Chaudhry Aslam was a Karachi-based Pakistani police officer, who rose to fame for his bravery and fearlessness. He arrested several criminals, terrorists, eradicated gang wars, and extortionists belonging to different political parties particularly when unrest in Karachi was at its peak. Unfortunately, in 2014 he was killed in a targeted bomb blast.
To pay tribute to this courageous encounter specialist, a biopic under the production of Neha Laaj, directed by Azeem Sajjad was released on June 24th titled Chaudhry The Martyr.
It is an extremely rare genre that is explored within the Pakistani film world precisely because it is a delicate territory and the stakes are high in retelling a real life story. Few films in history have managed to toe the line between fact and creative liberties and this one clearly falls flat.
Written by Zeeshan Junaid, the film features Tariq Islam in the title role, who also happens to be a cousin of Chaudhry Aslam and is a DSP himself. The casting seems right as far as the looks are concerned, the resemblance is there which, of course, is an important aspect in a biopic but as far as the facial expressions, command over dialogue and mannerism, with exception to the white shalwar kurta and salt n pepper beard are concerned, Islam fails to deliver a good performance.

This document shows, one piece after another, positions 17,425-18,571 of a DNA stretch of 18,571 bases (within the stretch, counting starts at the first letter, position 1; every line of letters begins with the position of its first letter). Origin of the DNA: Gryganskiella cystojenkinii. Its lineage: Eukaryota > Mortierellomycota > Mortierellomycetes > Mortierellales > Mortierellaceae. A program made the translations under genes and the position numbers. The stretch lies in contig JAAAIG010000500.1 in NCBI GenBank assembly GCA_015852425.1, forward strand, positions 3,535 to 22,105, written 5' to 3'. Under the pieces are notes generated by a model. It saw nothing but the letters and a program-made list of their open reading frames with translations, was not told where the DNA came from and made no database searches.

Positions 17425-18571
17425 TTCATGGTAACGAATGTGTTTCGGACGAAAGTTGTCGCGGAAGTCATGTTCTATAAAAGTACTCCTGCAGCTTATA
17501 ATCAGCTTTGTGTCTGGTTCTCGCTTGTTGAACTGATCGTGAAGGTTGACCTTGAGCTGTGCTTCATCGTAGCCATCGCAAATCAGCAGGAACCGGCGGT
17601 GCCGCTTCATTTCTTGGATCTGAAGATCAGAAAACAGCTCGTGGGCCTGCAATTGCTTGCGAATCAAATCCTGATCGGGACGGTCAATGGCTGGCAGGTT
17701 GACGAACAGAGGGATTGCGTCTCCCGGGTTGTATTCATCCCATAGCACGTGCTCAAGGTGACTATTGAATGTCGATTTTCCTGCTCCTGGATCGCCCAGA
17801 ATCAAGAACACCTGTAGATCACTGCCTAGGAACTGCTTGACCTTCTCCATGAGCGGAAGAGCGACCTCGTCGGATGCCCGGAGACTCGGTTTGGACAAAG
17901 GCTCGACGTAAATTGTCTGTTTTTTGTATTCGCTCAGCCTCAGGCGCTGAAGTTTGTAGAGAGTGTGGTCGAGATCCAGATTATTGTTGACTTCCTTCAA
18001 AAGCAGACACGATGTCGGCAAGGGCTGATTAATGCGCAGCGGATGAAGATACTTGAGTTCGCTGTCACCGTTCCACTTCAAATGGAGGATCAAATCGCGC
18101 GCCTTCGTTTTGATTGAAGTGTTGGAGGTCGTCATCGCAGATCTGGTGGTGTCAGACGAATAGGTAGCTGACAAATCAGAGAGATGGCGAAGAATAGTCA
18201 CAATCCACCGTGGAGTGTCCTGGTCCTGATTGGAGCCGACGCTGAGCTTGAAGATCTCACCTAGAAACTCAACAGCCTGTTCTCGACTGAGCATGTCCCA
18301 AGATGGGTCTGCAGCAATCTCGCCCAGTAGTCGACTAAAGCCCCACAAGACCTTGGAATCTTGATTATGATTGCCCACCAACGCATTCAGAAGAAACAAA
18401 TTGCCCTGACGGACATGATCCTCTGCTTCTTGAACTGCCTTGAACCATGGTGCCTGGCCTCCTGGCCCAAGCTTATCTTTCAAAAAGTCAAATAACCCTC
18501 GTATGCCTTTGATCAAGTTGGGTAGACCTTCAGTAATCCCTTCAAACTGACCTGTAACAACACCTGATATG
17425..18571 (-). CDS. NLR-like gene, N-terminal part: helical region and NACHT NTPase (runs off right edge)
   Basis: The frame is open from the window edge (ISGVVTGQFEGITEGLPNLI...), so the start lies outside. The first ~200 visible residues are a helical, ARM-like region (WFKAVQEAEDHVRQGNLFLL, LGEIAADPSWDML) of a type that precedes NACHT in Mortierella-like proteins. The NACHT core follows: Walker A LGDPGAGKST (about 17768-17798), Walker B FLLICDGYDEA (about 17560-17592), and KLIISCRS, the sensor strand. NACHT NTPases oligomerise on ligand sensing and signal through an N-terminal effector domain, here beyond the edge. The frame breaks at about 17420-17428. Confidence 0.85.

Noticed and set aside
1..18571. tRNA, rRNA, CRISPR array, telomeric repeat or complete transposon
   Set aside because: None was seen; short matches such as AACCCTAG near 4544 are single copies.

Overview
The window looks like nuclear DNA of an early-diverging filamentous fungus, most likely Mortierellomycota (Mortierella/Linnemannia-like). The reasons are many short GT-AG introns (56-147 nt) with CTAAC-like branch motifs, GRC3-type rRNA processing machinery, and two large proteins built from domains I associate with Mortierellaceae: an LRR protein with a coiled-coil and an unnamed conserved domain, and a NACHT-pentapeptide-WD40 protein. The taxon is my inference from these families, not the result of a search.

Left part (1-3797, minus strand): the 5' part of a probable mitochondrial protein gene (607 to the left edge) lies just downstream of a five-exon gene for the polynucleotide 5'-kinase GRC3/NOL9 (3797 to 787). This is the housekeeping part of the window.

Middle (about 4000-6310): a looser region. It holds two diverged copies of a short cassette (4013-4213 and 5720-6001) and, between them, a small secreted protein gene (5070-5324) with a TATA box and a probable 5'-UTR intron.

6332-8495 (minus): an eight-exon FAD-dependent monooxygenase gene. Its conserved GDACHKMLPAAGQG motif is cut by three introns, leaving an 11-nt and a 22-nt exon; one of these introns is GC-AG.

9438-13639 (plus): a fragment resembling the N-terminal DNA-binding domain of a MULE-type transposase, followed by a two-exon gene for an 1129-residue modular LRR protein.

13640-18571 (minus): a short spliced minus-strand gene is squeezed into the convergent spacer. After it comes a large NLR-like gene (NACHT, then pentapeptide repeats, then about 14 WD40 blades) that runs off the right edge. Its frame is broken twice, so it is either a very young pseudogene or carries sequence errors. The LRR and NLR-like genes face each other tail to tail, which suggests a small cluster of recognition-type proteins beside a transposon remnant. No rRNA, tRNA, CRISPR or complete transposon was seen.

There are a few other actors in the movie, but they play underdeveloped characters and fail to impress. Bhurra, the Bengali gang leader played by Amir Qureshi was frankly, quite unbearable. You also get to see Arbaaz Khan – whose voice is dubbed by someone else and the sound quality is overall very poor overall – and Azfar ( from the famous Azfar Mani show) as police officers appearing off and on in between scenes. There is another couple whose love story has been used as the most nonsensical plot device adding to the already yawning narrative. However, Kallu another gangster played by Sohail Sameer, Shamoon Abbasi and Saleem Mairaj justify their roles. Not to forget there is Sana Fakhar too as Aslam’s young wife.
To add a bit of spice, there is an item song Aatish performed by Amna Illyas who looks pretty and has done a great job, however, she could have been dressed in a better costume though. Choreographed by Wahab Shah, the song is a bit of relief for it has been shot and edited creatively.
The film also stars Yasir Hussain as Kashaan, a young journalist interested in documenting the life of Chaudhry Aslam. He narrates most of the incidents taking place in Chaudhry Aslam’s turbulent life and the film keeps fluctuating between the present and flashbacks, trying to capture history chronologically in the worst of manners.
One simply wonders it would have cost less finance and struggle to the makers had they opted for a documentary rather than a drag feature-length fiction.